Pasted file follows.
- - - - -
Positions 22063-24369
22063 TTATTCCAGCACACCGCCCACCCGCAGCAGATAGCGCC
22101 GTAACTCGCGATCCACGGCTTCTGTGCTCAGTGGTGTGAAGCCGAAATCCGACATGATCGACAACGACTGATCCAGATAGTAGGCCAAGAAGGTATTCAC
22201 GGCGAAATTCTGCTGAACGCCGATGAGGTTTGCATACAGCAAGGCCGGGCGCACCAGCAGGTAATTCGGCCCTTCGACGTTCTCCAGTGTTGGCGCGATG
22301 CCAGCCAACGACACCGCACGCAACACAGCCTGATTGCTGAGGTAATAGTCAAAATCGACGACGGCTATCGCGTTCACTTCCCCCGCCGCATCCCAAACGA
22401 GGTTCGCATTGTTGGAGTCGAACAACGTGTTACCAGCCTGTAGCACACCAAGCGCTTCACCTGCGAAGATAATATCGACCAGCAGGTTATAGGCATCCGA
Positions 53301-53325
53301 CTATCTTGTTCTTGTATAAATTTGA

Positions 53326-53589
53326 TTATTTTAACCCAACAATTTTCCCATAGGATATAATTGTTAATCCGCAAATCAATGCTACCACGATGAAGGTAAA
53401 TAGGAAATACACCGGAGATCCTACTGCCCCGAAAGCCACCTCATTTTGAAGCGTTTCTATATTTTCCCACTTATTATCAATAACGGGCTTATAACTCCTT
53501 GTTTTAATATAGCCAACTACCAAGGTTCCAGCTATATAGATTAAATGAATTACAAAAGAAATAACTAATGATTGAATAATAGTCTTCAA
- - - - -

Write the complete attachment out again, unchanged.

Positions 22063-24369
22063 TTATTCCAGCACACCGCCCACCCGCAGCAGATAGCGCC
22101 GTAACTCGCGATCCACGGCTTCTGTGCTCAGTGGTGTGAAGCCGAAATCCGACATGATCGACAACGACTGATCCAGATAGTAGGCCAAGAAGGTATTCAC
22201 GGCGAAATTCTGCTGAACGCCGATGAGGTTTGCATACAGCAAGGCCGGGCGCACCAGCAGGTAATTCGGCCCTTCGACGTTCTCCAGTGTTGGCGCGATG
22301 CCAGCCAACGACACCGCACGCAACACAGCCTGATTGCTGAGGTAATAGTCAAAATCGACGACGGCTATCGCGTTCACTTCCCCCGCCGCATCCCAAACGA
22401 GGTTCGCATTGTTGGAGTCGAACAACGTGTTACCAGCCTGTAGCACACCAAGCGCTTCACCTGCGAAGATAATATCGACCAGCAGGTTATAGGCATCCGA
Positions 53301-53325
53301 CTATCTTGTTCTTGTATAAATTTGA

Positions 53326-53589
53326 TTATTTTAACCCAACAATTTTCCCATAGGATATAATTGTTAATCCGCAAATCAATGCTACCACGATGAAGGTAAA
53401 TAGGAAATACACCGGAGATCCTACTGCCCCGAAAGCCACCTCATTTTGAAGCGTTTCTATATTTTCCCACTTATTATCAATAACGGGCTTATAACTCCTT
53501 GTTTTAATATAGCCAACTACCAAGGTTCCAGCTATATAGATTAAATGAATTACAAAAGAAATAACTAATGATTGAATAATAGTCTTCAA